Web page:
Can we talk about the Doctor for a moment? No, not that doctor. I’m talking, of course, about Doctor Strange.
Some are predicting that Marvel’s Doctor Strange movie – despite casting Benedict Cumberbatch as Strange – is cinematic chloroform, sure to put unfamiliar audiences to sleep, if the B-list character can even coax them to the theatre in the first place.
Well, just as Doctor Strange would do, let’s trap naysayers in a pocket dimension between worlds, letting them fight it out with Dormammu. The loser is sealed off for the rest of eternity, or until the 2016 cinematic release, whichever is first.
Or I can give you an introduction to Doctor Strange with hopes that it enthuses you for the movie. Which would you prefer?
An introduction to Doctor Strange: The Basics
Let’s start with the basics of Doctor Strange. Introduced in issue #110 of Strange Tales (1963), Dr. Stephen Strange was a gifted and egotistical surgeon who lost the use of his hands to an auto accident. Desperate to regain his surgical skills, Strange resorted to magic and sought out the Ancient One. Instead, the Ancient One trained him to become Master of the Mystic Arts and the Sorcerer Supreme of Earth.
So, yeah, that’s pretty self-explanatory, huh? What else?
What are Doctor Strange’s Powers?
As Master of the Mystic Arts, Doctor Strange is one of the most powerful sorcerers in Marvel 616. The character resides not in the typical of space of mutant, tech-based, or super-serum realm of heroes, he instead represents magic in the Marvel Universe.
Doctor Strange uses mystical energy via spells and incantations. This is illustrated in the comics by:
- Projection of mystic energy as bolts, shields, or binds,
- Energy appearing like electricity,
- Manipulation of matter or transmutation of matter,
- Controlling the elements,
- Opening or sealing mystical portals to other realms, including teleportation or dimensional travel,
- Reality warping and casting illusions,
- Invisibility and intangibility through astral projection,
- Mental powers such as telepathy and telekinesis,
- Communication with the dead and spiritual entities,
- Seeing the future or past,
- Summoning supernatural beings (like demons),
- Or using the powers of supernatural items.
Reading through the above bullets illustrates that being a wizard has its privileges.
The Sorcerer Supreme also possesses magical artifacts, two of which are particularly epic in Doctor Strange’s 50+ years in the comics: The Eye of Agamotto and the Cloak of Levitation.
The Eye of Agamotto is an artifact which extends Dr. Strange’s psychic abilities, along with a host of other stuff that I, quite frankly, can’t keep track of. Similar to Thor’s Mjolnir, the Eye of Agamotto can only be used by those it deems as worthy.
The Cloak of Levitation acts as a third set of hands for Dr. Strange, responding to his thoughts to entangle opponents and shield him from attacks. Also, as the name would suggest, it allows him to fly and levitate as well.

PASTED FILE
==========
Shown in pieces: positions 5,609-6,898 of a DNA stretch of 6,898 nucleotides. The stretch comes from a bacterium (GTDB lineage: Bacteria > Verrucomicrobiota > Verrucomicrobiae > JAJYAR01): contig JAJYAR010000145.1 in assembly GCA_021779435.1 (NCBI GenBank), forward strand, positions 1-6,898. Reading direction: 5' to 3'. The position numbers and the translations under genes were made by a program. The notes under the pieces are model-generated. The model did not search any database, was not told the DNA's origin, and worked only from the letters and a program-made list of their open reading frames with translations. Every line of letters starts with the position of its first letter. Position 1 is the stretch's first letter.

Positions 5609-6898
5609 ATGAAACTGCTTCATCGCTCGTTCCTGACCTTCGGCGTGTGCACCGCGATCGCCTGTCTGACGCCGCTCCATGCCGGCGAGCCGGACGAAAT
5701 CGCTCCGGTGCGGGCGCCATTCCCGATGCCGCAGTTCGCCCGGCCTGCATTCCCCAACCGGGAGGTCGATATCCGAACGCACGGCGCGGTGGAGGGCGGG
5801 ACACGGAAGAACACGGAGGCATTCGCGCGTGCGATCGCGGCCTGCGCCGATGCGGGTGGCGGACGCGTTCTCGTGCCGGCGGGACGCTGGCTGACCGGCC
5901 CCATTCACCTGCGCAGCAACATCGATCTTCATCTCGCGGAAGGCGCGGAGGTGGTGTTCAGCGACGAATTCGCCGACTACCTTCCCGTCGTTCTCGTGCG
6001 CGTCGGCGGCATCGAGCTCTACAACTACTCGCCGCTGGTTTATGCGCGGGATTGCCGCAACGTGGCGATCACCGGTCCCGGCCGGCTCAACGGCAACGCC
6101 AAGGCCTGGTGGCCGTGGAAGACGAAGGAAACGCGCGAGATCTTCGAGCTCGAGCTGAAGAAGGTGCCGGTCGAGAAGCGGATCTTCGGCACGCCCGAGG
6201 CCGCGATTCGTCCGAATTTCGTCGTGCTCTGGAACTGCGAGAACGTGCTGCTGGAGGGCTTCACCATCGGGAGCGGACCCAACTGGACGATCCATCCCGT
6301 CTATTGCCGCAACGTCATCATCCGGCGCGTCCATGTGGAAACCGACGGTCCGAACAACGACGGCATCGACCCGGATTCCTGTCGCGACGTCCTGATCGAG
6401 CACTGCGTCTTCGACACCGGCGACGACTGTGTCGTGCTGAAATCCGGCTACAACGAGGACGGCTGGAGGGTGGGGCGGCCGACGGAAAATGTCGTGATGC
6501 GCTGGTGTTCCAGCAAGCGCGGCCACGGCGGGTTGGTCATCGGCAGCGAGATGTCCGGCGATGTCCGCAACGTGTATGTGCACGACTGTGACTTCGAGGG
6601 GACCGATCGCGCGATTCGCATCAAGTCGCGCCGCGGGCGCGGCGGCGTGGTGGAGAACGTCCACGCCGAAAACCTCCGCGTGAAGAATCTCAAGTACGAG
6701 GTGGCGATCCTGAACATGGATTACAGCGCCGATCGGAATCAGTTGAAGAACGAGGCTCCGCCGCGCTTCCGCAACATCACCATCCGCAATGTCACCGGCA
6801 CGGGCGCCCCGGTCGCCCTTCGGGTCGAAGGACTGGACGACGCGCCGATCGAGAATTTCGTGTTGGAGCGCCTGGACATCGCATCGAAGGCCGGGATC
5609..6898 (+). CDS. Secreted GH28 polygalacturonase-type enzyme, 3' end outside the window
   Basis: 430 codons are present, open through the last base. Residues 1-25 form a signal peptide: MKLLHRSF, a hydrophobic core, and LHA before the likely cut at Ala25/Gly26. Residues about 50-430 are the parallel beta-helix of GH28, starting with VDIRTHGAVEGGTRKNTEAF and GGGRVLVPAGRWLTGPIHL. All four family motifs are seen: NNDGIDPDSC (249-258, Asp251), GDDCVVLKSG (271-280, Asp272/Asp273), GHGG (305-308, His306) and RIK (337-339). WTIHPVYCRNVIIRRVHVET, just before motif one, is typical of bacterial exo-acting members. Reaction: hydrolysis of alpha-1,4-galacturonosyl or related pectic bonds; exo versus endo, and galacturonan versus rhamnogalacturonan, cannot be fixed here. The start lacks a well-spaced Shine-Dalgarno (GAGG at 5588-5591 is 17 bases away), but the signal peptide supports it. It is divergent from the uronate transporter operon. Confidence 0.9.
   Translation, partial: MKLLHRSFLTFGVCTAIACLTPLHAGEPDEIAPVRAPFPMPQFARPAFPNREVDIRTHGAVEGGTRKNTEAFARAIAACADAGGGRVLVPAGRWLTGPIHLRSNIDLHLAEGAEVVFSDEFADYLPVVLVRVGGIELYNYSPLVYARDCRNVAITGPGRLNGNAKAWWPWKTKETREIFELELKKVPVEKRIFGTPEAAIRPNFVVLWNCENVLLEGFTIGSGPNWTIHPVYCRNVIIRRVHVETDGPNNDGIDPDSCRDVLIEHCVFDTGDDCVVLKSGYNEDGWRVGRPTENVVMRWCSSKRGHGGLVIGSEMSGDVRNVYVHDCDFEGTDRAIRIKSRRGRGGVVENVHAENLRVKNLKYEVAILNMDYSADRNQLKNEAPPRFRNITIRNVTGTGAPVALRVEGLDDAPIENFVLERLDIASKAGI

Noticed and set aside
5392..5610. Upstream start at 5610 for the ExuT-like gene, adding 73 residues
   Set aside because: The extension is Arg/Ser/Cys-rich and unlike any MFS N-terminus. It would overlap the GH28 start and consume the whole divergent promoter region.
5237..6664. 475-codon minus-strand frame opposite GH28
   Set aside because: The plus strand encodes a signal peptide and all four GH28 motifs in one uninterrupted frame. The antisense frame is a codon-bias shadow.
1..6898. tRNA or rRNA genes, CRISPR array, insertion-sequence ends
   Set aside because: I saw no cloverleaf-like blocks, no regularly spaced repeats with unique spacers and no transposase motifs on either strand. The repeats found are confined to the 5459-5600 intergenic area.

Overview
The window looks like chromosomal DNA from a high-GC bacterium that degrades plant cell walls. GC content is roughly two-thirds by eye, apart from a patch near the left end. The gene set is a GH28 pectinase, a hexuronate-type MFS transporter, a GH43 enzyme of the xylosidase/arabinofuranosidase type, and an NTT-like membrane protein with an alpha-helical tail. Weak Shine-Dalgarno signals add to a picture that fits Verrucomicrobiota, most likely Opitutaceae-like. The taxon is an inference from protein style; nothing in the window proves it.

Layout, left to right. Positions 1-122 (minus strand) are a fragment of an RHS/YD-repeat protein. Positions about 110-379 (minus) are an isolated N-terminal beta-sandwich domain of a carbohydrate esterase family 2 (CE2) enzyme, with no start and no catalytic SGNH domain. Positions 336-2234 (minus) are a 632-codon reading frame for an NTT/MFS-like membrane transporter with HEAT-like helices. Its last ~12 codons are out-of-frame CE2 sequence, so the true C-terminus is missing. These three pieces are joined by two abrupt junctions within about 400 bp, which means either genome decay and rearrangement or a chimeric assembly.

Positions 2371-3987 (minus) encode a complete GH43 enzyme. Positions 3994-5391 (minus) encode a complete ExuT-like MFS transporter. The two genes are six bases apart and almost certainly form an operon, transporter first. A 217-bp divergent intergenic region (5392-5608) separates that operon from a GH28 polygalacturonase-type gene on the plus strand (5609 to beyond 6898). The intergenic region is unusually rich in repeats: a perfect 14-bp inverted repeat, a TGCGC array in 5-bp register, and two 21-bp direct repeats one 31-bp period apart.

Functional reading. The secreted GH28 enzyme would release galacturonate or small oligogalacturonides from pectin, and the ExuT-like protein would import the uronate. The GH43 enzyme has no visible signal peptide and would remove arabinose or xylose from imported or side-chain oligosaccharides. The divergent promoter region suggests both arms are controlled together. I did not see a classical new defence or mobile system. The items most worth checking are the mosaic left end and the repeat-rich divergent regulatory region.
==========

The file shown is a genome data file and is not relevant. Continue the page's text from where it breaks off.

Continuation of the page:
Required Reading for Doctor Strange
His stories have featured Lovecraftian monsters, demons and satanic figures, vampires, werewolves, D-list supervillains, eldritch power, and creatures from the realm of Nightmare, so it’s difficult to suggest required reading that serves as an introduction to Doctor Strange.
Doctor Strange is also a difficult character to get right, the reason being that his magical nature requires writers and artists to stretch the limits of their imaginations. Doctor Strange was a man of science who found himself wholly beyond science. Doctor Strange is Sorcerer Supreme – Master of the Mystic Arts – yet the magic can still surprise him, confound him, and overcome him. A writer and artist needs to hit that beat.
In addition, Doctor Strange is…well, strange. He’s a cowl-wearing, funky-facial-hair-having, bald-manservant-owning, Clea-and-Night-Nurse-loving wizard. He’s Lando Calrissian meets Gandalf meets H.P. Lovecraft. How do you sum that up in a single comic volume?
Here are some reasonable places to start:
- Strange Tales #110-#146 The duo of Stan Lee and Steve Ditko started it all back in to 60’s, breaking new ground in terms of the breadth of the ever expanding Marvel Universe. Stephen Strange meant the world of Marvel was not limited to the waking world or the realms of reality.
- Doctor Strange #1-5 (1974) was the source for the Doctor Strange television movie that really is worth a look. It’s psychedelic like some good Pink Floyd.
- Doctor Strange #59-62 (1983) was a story that centered on the destruction of all vampires on earth, and featured an epic battle between Doctor Strange, the Avengers, and Blade against Dracula and his legion of bloodsucking undead.
- Doctor Strange and Dr. Doom: Triumph and Torment (1989) was a tragic tale illustrating the compassionate side of Stephen Strange as he helped Dr. Doom. It’s self-contained and thoughtfully done.
- The New Avengers (v2) is where Brian Michael Bendis modernized Doctor Strange, including clever chronicling of his spells and incantations. The story featured Doctor Strange searching for a new Sorcerer Supreme on the heels of the death of Doctor Voodoo.
But I think the most succinct introduction to Doctor Strange is in the pages of Doctor Strange: The Oath (2006) by Brian K. Vaughn. (Click here to buy it.)
It’s modern and explored Stephen Strange the man, the wizard, and the physician. The story also serves as a good introduction to Wong, Strange’s man-servant, as well as introducing the character Night Nurse who – spoiler alert – becomes Strange’s new romantic interest.
The series serves as a great primer, giving the origin and concept concept of Doctor Strange while also letting the metaphysical side fly free. The Oath gets the roots of the character, plus pushes Strange into the modern Marvel Universe.